The French influence on Vietnamese cooking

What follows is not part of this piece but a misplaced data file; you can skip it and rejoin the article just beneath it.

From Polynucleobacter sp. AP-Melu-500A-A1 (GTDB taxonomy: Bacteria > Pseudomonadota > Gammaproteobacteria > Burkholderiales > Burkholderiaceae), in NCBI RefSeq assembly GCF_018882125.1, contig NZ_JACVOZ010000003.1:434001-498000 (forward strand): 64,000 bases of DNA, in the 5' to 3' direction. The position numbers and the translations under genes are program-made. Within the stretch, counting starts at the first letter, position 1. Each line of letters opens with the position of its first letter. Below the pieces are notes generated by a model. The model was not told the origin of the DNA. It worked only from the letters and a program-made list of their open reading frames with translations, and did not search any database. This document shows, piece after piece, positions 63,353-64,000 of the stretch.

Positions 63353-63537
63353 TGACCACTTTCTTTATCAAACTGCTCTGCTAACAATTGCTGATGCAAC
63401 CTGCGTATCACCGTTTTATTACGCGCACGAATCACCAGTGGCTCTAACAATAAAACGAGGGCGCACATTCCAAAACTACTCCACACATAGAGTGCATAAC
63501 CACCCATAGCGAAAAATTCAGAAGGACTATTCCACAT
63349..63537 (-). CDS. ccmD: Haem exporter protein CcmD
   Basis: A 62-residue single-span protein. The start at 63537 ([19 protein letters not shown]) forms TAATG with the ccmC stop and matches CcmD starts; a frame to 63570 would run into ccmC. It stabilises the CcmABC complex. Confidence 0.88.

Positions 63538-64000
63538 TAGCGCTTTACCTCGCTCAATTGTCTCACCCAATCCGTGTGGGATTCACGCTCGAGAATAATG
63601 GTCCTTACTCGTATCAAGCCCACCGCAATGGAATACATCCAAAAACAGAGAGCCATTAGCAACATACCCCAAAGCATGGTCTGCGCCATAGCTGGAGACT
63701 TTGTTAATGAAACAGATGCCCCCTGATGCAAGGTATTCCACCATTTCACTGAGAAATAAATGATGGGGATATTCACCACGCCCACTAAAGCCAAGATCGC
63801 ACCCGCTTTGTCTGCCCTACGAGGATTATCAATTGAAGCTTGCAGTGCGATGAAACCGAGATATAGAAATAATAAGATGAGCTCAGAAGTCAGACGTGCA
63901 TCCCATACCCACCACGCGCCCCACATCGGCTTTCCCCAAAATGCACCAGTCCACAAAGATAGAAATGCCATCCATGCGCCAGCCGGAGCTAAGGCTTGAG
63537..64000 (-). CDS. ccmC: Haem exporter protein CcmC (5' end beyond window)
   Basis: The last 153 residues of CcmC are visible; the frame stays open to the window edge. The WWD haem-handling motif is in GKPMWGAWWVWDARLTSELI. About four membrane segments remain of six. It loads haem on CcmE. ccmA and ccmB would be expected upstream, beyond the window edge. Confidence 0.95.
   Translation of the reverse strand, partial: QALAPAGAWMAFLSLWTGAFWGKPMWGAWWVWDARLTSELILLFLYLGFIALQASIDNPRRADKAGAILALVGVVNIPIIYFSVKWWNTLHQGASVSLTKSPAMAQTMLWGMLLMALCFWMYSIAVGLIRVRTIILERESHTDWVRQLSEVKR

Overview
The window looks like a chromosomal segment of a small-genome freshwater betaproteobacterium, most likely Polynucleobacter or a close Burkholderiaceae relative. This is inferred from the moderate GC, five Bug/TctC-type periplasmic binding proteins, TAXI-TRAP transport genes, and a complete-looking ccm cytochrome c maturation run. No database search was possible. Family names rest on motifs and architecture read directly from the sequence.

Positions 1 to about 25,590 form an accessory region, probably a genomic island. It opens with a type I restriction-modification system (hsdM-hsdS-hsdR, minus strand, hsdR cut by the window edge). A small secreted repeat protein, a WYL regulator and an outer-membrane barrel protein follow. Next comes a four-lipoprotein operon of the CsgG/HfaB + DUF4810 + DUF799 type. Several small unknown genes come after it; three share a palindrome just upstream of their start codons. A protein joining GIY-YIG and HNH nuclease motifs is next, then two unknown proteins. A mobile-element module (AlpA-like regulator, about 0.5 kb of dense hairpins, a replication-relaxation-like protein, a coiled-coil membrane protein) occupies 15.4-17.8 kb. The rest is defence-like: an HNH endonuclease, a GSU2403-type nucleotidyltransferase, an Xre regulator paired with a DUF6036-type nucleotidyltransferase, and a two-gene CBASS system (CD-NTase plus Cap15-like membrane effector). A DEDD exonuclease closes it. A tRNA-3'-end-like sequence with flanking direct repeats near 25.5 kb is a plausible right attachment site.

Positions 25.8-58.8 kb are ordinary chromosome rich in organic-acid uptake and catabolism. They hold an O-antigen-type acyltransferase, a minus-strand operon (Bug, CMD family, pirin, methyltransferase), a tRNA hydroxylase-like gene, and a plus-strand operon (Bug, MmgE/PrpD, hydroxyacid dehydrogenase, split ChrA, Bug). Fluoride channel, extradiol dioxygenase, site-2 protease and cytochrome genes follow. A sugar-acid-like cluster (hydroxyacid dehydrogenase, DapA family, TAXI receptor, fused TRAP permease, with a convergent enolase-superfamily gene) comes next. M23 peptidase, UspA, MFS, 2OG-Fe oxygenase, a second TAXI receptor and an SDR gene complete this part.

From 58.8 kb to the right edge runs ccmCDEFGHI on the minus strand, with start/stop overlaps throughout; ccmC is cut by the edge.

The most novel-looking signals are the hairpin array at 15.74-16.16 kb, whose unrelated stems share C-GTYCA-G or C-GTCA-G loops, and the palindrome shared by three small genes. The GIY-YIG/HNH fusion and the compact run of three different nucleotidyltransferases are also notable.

France and Vietnam go way, way back. Beginning with the Jesuit missionary Alexandre de Rhodes, the first French person to ever set foot in France in 1620, the relationship between the two countries has been anything but smooth. Soon after Rhodes made his way to Vietnam, other French Catholics followed suit and aimed to turn the Vietnamese into devout followers of Christianity. Before long, it became much more than a Christian mission – through force and brutality, the French conquered Vietnam over decades of war and violence, eventually establishing French Indochina which lasted from 1887 to 1954. The French brought more than religion and an entirely new way of governing, they also brought food. Today, the influences of French cooking on the local population is apparent in an array of dishes, from the aforementioned French-Vietnamese fusion banh mi to more modern interpretations at fusion restaurants. In the Vietnamese restaurants in Edinburgh, you’ll find an array of French-inspired dishes and even drinks (coffee, for example, was introduced to Vietnam by the French in the 1800s).